There hasn't been much entries after the completion of the program (not the project - which is still undergoing work, albeit much slowly since it gets interrupted by school assignments and the like). I did want to thank Google, Python Software Foundation and my mentor Ian Bicking again for offering the opportunity and providing the help throughout the project. I learnt a lot, technical wse - considering that this was my first foray into Python web services.
That linuxgazette article
Most of the reaction from the open source developer and academic community to the SoC program has been good. Admittedly there were a few kinks here and there, but nothing less would be expected on the first run of program. It was quite successful, and I am sure this experience will help for the next one (Code of Summer, or Code of Winter?).
What left a bad taste in my mouth was this linuxgazette article covering the "aftermath" of the event - "After the Summer of Code" (no, you don't have to read it to follow my criticism). The article points out criticism to the program, for which I do give it dubious merit, its hard to come out and point an accusing finger at a popular program.
But that's a nasty piece of journalism. Rather than presenting a coherent and informative description of the program and its faults (if any), it instead throws out random complaints elicited from various web pages and mailing lists (probably without even contacting the malefactors involved to see if their complaints had been true or successfully resolved), and turn them into rants.
It starts off with:
One of the biggest noises in Open Source this year was made by Google's announcement of the Summer of Code: a project to encourage students to participate in the development of open source projects during the summer holidays.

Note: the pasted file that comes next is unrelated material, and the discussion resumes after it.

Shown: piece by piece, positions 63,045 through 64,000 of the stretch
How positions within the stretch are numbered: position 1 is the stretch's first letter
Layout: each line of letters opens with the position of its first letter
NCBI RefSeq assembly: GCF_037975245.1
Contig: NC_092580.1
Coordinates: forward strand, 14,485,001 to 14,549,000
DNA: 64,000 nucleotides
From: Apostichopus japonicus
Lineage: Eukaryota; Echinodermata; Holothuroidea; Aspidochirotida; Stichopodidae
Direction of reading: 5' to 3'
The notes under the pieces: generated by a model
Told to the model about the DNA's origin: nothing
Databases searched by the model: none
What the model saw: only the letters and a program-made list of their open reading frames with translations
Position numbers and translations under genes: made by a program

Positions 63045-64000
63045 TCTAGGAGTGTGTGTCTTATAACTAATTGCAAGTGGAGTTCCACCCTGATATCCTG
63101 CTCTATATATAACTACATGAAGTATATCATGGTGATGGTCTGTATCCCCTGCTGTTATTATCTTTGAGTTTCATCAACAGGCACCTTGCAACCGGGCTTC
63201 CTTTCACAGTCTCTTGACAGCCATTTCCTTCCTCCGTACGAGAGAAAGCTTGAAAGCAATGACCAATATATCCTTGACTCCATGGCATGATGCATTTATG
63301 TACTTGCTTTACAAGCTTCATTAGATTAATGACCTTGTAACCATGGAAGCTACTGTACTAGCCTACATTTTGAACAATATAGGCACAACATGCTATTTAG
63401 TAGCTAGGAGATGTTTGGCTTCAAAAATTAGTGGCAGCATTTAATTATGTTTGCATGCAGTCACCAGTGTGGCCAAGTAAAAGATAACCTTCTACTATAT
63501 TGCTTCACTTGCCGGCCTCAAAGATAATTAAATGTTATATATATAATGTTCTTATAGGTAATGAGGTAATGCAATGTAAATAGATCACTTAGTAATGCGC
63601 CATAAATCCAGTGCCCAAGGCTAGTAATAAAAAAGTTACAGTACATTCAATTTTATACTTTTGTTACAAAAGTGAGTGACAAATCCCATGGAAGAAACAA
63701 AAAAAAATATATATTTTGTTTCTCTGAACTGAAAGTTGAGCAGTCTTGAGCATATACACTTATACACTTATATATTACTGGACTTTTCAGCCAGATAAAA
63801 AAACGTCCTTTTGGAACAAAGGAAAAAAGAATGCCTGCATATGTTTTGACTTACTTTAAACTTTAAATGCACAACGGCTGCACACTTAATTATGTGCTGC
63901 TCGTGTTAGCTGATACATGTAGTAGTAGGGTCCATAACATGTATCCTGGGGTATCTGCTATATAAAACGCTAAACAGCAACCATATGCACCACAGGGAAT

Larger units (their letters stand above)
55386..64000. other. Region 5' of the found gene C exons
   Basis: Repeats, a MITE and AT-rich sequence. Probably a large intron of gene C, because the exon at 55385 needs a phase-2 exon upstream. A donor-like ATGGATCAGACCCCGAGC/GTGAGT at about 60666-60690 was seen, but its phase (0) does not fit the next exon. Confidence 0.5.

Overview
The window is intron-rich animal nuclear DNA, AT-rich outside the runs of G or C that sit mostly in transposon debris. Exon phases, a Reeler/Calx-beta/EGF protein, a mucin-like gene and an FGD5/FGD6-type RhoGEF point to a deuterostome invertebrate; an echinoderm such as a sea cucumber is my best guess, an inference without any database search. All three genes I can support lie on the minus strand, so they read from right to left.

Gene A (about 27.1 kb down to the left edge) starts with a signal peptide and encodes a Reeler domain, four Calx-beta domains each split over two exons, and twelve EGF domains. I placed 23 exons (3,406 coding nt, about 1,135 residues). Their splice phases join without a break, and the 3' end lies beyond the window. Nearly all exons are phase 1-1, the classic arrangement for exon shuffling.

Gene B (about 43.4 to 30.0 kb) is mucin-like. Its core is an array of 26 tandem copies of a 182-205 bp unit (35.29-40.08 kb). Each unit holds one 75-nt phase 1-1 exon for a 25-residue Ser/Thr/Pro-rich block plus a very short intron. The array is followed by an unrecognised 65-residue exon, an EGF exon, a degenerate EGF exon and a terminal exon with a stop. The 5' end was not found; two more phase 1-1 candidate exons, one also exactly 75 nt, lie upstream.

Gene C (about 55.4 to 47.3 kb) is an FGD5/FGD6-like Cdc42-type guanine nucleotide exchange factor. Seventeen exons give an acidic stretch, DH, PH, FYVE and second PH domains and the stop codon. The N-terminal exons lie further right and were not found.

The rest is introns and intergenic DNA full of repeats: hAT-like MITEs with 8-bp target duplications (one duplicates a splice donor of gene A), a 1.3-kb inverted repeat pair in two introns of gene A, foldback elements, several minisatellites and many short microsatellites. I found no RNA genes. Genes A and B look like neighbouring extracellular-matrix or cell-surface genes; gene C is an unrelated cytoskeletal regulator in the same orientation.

One of the biggest noises.... right.... An article is not a blog like this.
The article proceeds to reference the experience given a mentor, who gives some very useful and honest advice to future candidates. But instead of giving a balanced summary of its contents, the linuxgazette article quotes a paragraph from the "BAD APPLICATIONS" section and presents it as _A SUMMARY_ of the selection process, not only distorting meaning but giving the idea that the informative piece was no more than a rant about the quality of applications received.
The article proceeds to contradict itself with its criticism of the amount of "reward" given, USD4500. At first it mentioned that this was far too small for 2 months work, well below what a summer intern would earn in the US. In subsequent sections, it reversed its stance and pointed out that the reward was well above what other open source organizations are offering for contributions. I guess you can't make everyone happy.
Next, it draws attention to the imbalance in scope and perceived usefulness of selected projects (which is to be expected, given the diversity of mentoring organizations and students accepted), but particularly single out WinLibre for sponsoring three similar updating projects, and termed it a waste of money. You can draw your own conclusion, but IMHO the open source development model does encourage a certain amount of redundancy. What disgusted me was the utter lack of courtesy paid to those projects, when in the list of projects to follow, instead of listing these projects by name (obtainable by simply following the link) [python_rewrite_bertrand, updater, bodq], the author lists them as [Python/XML installer/updater, Another updater, Yet another installer/updater].
Finally, the list of projects provided in the article was incomplete, and totally fails to take into account that each project's scope, name and page location has changed since the commencement of the project. Perhaps the author should have contacted Google, to obtain the information provided at the conclusion of the program.
Now I usually have some respect for experienced professionals sharing their experiences on linuxgazette, especially with articles like "Learning to Program with DrScheme" (just before the offending article) and "Optimizing Website Images with the Littleutils" (just after), but I have to say that "After the Summer of Code" falls short of expectations.